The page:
We need to stress out the amplitude of the moves here. In 1971, gold traded at US$35. By the end of that decade, gold touched US $850. That’s a 2300% gain in 10 years. Meanwhile, for stock investors in the west, the 70’s were pretty much a lost decade with a lot of volatility, and flat returns.
In the 1970s, the Fed printed more money to help control inflation (How can you ‘control’ inflation by printing more money? How can you do something so dumb and absurd?). Central banks also raised interest rates, but always behind the curve, meaning that inflation was constantly higher than interest rates. In 1971, the U.S. Fed funds rate was under 5 percent. In 1980, it was over 13 percent.
The 70’s are the archetype of buying gold to hedge against inflation. Yet, one can notice that the sharp move of gold arrived in the second part of the 70’s, quite late in the cycle.
1b. A Second Period of Negative Interest Rates but With No Rise in the Price of Gold: The 2010’s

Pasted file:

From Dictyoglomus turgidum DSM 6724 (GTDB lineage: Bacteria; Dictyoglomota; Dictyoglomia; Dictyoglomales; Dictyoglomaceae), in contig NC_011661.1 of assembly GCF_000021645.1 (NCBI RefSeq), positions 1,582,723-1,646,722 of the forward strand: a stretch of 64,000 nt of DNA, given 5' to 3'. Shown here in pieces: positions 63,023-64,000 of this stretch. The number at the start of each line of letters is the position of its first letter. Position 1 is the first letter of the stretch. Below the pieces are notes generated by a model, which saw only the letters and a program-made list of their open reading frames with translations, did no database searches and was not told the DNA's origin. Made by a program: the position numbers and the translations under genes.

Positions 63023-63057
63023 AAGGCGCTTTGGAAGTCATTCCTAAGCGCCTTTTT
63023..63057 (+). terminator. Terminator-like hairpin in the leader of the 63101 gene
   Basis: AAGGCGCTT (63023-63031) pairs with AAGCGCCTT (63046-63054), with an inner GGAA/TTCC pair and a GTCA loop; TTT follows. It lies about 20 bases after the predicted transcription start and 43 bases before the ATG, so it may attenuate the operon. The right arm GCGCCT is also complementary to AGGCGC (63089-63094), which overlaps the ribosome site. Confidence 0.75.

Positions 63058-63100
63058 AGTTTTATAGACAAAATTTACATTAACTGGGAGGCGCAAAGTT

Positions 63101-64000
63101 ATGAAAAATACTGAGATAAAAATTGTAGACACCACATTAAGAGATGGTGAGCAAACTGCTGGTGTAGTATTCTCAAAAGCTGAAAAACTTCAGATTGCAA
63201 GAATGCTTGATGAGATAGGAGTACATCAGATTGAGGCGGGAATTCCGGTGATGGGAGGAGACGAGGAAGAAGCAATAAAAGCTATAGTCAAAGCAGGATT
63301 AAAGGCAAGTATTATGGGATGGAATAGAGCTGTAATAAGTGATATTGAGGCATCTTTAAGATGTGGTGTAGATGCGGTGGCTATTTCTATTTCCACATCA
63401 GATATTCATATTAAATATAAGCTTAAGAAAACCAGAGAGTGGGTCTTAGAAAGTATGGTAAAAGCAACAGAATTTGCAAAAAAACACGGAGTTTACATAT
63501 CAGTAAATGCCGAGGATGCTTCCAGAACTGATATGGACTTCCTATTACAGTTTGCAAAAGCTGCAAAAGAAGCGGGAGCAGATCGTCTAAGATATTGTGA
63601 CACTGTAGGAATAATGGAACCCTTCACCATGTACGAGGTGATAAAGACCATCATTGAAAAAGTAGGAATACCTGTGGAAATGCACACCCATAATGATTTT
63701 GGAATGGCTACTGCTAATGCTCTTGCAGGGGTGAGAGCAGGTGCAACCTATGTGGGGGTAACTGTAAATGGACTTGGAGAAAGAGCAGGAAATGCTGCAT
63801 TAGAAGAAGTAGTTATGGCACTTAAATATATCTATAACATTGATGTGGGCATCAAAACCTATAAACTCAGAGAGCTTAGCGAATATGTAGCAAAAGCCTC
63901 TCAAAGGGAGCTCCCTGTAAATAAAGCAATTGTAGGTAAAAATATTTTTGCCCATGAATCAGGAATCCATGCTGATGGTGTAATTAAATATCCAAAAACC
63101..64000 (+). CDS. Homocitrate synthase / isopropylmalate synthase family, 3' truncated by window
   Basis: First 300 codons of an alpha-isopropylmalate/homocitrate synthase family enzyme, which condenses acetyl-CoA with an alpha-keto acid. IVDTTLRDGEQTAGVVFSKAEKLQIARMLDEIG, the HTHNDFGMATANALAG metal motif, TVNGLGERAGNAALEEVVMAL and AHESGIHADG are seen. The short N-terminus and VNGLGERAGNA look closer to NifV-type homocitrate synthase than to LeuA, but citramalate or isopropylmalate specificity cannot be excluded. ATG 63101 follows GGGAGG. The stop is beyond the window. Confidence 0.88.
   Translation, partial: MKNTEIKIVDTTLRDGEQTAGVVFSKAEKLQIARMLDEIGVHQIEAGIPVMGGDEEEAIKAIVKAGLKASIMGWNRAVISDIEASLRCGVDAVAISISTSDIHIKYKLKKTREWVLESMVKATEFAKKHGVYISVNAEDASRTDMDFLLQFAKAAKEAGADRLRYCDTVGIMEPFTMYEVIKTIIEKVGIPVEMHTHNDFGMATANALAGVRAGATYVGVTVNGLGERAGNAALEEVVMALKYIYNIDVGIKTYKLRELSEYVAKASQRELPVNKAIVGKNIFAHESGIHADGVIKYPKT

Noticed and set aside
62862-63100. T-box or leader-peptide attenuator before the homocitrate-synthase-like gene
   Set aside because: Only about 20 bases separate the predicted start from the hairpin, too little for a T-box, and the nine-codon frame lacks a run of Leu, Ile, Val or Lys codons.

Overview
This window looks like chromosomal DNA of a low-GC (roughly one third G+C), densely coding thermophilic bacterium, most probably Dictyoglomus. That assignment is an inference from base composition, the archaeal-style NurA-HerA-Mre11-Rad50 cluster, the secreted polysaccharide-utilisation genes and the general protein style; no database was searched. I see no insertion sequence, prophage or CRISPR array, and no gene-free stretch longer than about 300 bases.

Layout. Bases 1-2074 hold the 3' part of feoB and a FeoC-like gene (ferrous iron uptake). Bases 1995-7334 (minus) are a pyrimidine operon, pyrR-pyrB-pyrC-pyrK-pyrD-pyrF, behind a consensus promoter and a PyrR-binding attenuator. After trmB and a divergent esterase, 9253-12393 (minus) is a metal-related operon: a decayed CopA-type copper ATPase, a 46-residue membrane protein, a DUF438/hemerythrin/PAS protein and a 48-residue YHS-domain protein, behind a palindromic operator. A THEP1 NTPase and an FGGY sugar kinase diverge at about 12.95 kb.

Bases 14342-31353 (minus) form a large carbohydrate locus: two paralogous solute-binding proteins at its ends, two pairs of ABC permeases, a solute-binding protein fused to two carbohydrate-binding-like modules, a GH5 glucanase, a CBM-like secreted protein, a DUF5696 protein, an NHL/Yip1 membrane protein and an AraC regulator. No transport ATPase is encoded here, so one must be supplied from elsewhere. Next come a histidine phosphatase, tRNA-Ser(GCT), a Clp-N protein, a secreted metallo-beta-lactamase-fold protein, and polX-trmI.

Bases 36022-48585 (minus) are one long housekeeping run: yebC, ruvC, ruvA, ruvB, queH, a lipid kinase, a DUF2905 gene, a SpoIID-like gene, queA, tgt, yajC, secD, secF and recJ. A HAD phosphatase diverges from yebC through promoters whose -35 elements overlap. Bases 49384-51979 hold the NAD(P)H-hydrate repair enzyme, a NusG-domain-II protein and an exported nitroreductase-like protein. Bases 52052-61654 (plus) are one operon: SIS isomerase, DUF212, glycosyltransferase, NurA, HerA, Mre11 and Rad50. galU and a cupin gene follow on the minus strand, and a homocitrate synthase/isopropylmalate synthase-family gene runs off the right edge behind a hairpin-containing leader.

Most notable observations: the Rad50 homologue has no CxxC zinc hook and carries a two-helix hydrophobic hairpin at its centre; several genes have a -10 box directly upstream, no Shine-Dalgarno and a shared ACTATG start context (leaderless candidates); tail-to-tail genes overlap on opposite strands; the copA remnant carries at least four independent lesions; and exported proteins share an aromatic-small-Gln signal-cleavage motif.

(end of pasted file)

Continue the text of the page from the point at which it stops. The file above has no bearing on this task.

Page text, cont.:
As we can see in the chart below, real interest rates were negative throughout the 2010’s. Yet the price of gold did not go up, it was more or less doing nothing whereas the price of the stock market was going to the roof.
Real rates were in average negative -2% in the first part of the decade. The Fed rate was around zero, and the inflation around 2%. Yet the price of gold did nothing like the 70’s.
This period invalidates the idea that gold is rising during periods of inflation. One could say that it was a mild inflation, and gold should rise only when there is a raging inflation of more than 5%. One could also say that the amount of gold mined every year is roughly 2% of the total amount of gold on the ground. So, the zero rate for gold is not 0% but -2%. But those explanations don’t hold when you look at the first part of the 70’s when inflation was raging, but gold took a lot of time to take off.
We looked for another explanation, and we found that trade deficit is much more relevant than inflation in order to explain rises of gold price.
2. Gold Correlated to Trade Deficit by 93% and Formation a Gold Bull Market.